Nathaniel W. Filardo
Modality and Negation in SIMT Use of Modality and Negation in Semantically-Informed Syntactic MT
Kathryn Baker | Michael Bloodgood | Bonnie J. Dorr | Chris Callison-Burch | Nathaniel W. Filardo | Christine Piatko | Lori Levin | Scott Miller
Computational Linguistics, Volume 38, Issue 2 - June 2012
A Modality Lexicon and its use in Automatic Tagging
Kathryn Baker | Michael Bloodgood | Bonnie Dorr | Nathaniel W. Filardo | Lori Levin | Christine Piatko
Proceedings of the Seventh International Conference on Language Resources and Evaluation (LREC'10)
This paper describes our resource-building results for an eight-week JHU Human Language Technology Center of Excellence Summer Camp for Applied Language Exploration (SCALE-2009) on Semantically-Informed Machine Translation. Specifically, we describe the construction of a modality annotation scheme, a modality lexicon, and two automated modality taggers that were built using the lexicon and annotation scheme. Our annotation scheme is based on identifying three components of modality: a trigger, a target and a holder. We describe how our modality lexicon was produced semi-automatically, expanding from an initial hand-selected list of modality trigger words and phrases. The resulting expanded modality lexicon is being made publicly available. We demonstrate that one tagger―a structure-based tagger―results in precision around 86% (depending on genre) for tagging of a standard LDC data set. In a machine translation application, using the structure-based tagger to annotate English modalities on an English-Urdu training corpus improved the translation quality score for Urdu by 0.3 Bleu points in the face of sparse training data.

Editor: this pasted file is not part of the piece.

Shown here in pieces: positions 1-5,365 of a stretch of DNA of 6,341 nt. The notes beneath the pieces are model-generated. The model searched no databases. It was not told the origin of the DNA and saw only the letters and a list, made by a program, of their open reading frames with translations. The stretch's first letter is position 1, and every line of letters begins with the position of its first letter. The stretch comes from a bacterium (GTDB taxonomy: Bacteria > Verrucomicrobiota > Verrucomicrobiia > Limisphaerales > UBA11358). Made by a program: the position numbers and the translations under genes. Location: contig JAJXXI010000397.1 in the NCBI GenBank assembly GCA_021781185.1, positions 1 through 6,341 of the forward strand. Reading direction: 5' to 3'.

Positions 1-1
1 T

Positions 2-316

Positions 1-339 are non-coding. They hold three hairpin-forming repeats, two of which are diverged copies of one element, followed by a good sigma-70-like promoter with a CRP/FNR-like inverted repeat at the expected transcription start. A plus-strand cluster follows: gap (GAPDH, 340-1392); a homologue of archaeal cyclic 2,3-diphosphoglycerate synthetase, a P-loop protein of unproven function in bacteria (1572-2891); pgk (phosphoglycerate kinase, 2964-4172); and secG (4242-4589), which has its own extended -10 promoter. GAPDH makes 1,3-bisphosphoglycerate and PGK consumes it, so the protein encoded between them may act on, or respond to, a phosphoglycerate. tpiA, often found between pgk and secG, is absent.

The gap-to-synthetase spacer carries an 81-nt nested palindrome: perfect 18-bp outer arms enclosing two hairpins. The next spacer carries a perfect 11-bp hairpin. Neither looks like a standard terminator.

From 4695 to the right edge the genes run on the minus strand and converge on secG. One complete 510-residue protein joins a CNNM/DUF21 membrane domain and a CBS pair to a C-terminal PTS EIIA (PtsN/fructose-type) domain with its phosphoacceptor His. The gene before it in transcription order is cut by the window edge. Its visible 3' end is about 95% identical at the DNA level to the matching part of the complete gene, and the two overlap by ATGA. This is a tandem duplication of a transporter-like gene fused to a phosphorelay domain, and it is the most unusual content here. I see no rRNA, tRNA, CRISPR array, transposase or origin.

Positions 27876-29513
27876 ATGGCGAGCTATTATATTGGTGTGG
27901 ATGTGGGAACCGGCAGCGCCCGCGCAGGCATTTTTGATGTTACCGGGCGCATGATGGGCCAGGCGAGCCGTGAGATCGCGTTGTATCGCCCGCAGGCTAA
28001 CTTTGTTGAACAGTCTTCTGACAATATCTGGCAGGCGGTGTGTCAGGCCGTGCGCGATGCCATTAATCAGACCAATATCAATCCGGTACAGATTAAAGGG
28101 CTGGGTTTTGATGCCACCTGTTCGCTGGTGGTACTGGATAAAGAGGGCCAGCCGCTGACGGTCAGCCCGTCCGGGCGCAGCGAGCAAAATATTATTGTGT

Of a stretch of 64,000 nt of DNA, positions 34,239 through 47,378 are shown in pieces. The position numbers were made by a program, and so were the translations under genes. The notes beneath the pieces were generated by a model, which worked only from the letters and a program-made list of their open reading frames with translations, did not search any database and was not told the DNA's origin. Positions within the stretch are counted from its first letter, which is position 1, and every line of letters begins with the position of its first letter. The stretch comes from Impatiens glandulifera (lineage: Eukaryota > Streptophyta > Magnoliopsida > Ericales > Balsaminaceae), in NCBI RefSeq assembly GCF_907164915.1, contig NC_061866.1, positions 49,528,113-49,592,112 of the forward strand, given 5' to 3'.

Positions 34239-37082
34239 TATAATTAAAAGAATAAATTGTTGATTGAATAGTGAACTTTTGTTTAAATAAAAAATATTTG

- Kathryn Baker 2
- Michael Bloodgood 2
- Bonnie Dorr 2
- Lori Levin 2
- Christine Piatko 2
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